At the Salon 94 gallery on the Bowery, past a video in the window that spells out the letters in Marilyn Minter’s name and down a staircase from ground level, seven new paintings by the artist are on view, all enamel on metal. On the far wall was Thigh Gap, a picture whose title was unambiguous about its subject.
“You know what you’re lookin’ at?” asked the friendly, mischievous Minter. “It’s pubic hair.”
If that tactile view of private parts was the practice, then came the theory.
“There’s no pubic hair in the culture anymore, so I made a picture of the most beautiful pubic hair that I could think of. It’s so beautiful that you could put it in your living room,” she said, mentioning Gustave Courbet’s notorious and unforgettable Origin of the World from 1866 at the Musee d’Orsay—the world’s most famous painting of pubic hair. Courbet was the only artist Minter could name who chose that subject.
Equal time for pubic hair? Works in Minter’s eponymous show at Salon 94 (open through December 22) are priced between $150,000-$350,000.
On the adjoining wall was Ginger, another view of pubic hair at eye-level named for the color of the hair inside the frame. “I wanted a redhead too,” Minter said, her deadpan expression easing into a grin.
Then came the pivot. Once Minter started discussing the work in her first gallery show in two years, the artist in her late 60s sounded more traditional than transgressive. This wasn’t exactly the bomb-thrower whose four decades-worth of work deploying discomfort (and much more) goes on view November 4 at the Brooklyn Museum in the exhibition “Marilyn Minter: Pretty/Dirty.”
Sexual defiance was out front in her newest work, but Minter was talking about materials. Enamel has been her medium since 2009. “I could get that human skin much more with these layers of enamel,” she said, “I’ve always been interested in surface. Clearly, I’m a detail-oriented person.”
“People always call me a photo-realist, but I really work in these tiny areas and stitch an image together.” — Marilyn Minter
Exquisite details that have become her signature over the years include
“There’s layers of art history in this, too,” she noted. “It’s almost pointillism at this point,” directing my view to the skin tones in Ginger.
“You get all these colors from the dots, so it’s more Seurat than it is anything else,’ she said. “I think of my work as abstract realism.”
On the wall across the room was Big Breath, a hyper-close-up of a mouth licking the frozen glass through which the model is observed. It’s a clever take on Gustav Klimt, and heir to Minter’s oozing 2009 video, Green Pink Caviar.
In earlier years, when Minter showed no mercy skewing media culture and its own skewing of women, the conventional wisdom was that her influences were Andy Warhol and Pop Art (Tom Wesselman comes to mind) and the broad phenomenon of photorealism. All those influences will be on view at the Brooklyn Museum, in a show that began its travels at the Contemporary Arts Museum Houston in April 2015.
Yet at Salon 94, Minter’s confrontational images have a surprising intimacy. “I’m always working in terms of paradox. Everything is a paradox. Lots of times we talk about how glamorous images give us so much pleasure, but at the same time no one really looks like that,” she said.
“So I like the idea of having two opposing ideas in the exact same image,” she noted, “I don’t want to be told what to think. I don’t want an illustration,” she said.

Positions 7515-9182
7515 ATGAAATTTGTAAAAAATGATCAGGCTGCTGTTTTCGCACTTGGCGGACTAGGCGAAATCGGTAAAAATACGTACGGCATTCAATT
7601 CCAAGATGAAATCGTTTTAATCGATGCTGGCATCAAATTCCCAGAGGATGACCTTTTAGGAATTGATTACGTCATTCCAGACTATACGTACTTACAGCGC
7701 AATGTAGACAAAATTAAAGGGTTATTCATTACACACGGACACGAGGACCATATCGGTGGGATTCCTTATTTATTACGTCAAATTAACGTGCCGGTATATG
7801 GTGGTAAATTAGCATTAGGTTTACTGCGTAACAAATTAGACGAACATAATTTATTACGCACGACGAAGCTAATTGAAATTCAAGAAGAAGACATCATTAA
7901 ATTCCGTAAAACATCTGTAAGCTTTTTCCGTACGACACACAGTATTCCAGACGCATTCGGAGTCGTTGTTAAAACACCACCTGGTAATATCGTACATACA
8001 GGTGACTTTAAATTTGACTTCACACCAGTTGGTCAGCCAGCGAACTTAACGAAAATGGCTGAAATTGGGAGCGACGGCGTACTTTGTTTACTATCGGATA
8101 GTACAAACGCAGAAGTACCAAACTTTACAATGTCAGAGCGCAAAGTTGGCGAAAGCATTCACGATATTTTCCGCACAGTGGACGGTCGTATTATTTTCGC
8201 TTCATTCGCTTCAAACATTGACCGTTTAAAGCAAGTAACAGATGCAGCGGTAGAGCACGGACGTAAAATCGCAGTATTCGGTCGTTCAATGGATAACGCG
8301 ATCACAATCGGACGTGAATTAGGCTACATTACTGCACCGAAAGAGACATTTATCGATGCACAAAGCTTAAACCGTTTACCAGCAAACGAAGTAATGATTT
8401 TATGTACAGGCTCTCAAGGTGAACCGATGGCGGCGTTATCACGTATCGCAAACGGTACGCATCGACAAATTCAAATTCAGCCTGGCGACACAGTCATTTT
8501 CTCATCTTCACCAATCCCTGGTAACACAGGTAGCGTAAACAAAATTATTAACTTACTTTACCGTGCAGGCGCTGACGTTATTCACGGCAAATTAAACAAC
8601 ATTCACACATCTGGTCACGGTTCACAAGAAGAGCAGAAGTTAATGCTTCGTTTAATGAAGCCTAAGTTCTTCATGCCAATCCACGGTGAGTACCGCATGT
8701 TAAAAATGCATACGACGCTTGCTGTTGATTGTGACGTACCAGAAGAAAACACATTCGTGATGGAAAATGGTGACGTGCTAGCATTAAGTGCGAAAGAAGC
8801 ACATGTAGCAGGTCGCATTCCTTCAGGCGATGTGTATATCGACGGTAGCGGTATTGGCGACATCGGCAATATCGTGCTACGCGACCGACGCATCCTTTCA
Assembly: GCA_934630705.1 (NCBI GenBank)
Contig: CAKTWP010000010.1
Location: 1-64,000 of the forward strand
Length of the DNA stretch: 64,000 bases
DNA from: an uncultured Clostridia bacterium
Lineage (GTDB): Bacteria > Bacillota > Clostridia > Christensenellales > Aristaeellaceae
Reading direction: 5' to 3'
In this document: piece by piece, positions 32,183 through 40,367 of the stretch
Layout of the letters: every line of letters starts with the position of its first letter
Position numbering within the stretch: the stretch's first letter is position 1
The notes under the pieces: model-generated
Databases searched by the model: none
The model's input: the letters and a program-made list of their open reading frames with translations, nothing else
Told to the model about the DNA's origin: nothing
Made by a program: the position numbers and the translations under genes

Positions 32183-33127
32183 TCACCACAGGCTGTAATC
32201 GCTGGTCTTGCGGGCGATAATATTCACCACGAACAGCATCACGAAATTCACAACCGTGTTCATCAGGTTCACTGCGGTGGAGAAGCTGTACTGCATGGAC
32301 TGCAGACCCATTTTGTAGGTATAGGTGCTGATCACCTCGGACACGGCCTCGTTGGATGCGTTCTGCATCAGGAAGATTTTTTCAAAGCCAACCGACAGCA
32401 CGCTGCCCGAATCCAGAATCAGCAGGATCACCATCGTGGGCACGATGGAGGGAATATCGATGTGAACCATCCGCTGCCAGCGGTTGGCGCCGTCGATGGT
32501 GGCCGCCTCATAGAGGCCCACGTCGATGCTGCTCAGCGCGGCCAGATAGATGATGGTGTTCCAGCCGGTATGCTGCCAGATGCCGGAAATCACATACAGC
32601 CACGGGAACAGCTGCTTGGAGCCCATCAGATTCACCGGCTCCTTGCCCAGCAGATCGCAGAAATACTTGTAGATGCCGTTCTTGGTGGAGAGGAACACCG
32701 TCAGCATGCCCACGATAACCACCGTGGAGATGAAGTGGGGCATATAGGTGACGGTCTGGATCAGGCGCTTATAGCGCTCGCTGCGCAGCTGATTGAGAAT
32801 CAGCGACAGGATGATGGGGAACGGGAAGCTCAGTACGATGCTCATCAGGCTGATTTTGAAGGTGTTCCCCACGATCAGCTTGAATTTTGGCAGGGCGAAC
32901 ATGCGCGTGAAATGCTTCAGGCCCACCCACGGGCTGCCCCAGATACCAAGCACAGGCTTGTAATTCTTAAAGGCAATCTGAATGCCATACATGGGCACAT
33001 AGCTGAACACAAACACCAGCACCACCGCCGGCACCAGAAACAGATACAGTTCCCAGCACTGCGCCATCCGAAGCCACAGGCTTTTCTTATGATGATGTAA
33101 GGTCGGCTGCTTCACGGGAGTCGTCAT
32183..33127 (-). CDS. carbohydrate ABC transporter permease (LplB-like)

“It’s too easy to kick the fashion industry in the teeth, when it causes a lot of harm, but it gives people so much pleasure,” she said. “It’s not my goal to criticize. My goal is to make an image of the times we live in. This is our lives.”
“It’s too easy to kick the fashion industry in the teeth, when it causes a lot of harm, but it gives people so much pleasure.”
Minter has surveyed her own times in photographs (of her mother), oil paintings, on video, and now in enamel on metal. “Technology doesn’t frighten me at all. I like it,” she said, calling herself an early adapter.
“I use everything that’s going to enhance my vision. I sort of feel like information is power—the more information you have, the smarter you are. More information makes people more tolerant,” she said.
Let’s hope so. Now that Minter’s work will be on view at the Brooklyn Museum, it will also be on the jumbotron at the Barclays Center—an affront to some everyday commuters, no doubt, but an affirmation of the encroaching culture of hipster Brooklyn.
The young audience that sees clips from Green Pink Caviar up there is unlikely to be aware that, back in 1990, the enterprising Minter filmed a commercial and bought a 30-second ad on the David Letterman Show to promote her exhibition 100 Food Porn at Simon Watson in New York. The TV ad was more affordable than an ad in Artforum at the time, she said.
The ad was all the more brazen because Minter was a woman. She shrugged when asked about feminism. “A feminist? Yeah, but I don’t know of anybody who isn’t one in the New York art world. It’s just part of a vernacular. It’s like saying that I’m a woman, or tall, or a redhead. It’s endemic to who I am,” she said.
“I think it’s part of the popular culture, except for [George] Baselitz and, you know, a handful of old white men on the wrong side of history,” she noted. “Maybe it’s aspirational, but it’s definitely in my genetic make-up, and it always has been.”
Still, the recognition of a traveling museum show in the U.S. came to Minter in her late 60s. She has been around and working since the late 1960s. “It seems typical for a woman artist,” she said, “woman artists get a lot of attention when they become old ladies. The art world loves young bad boys and old ladies.”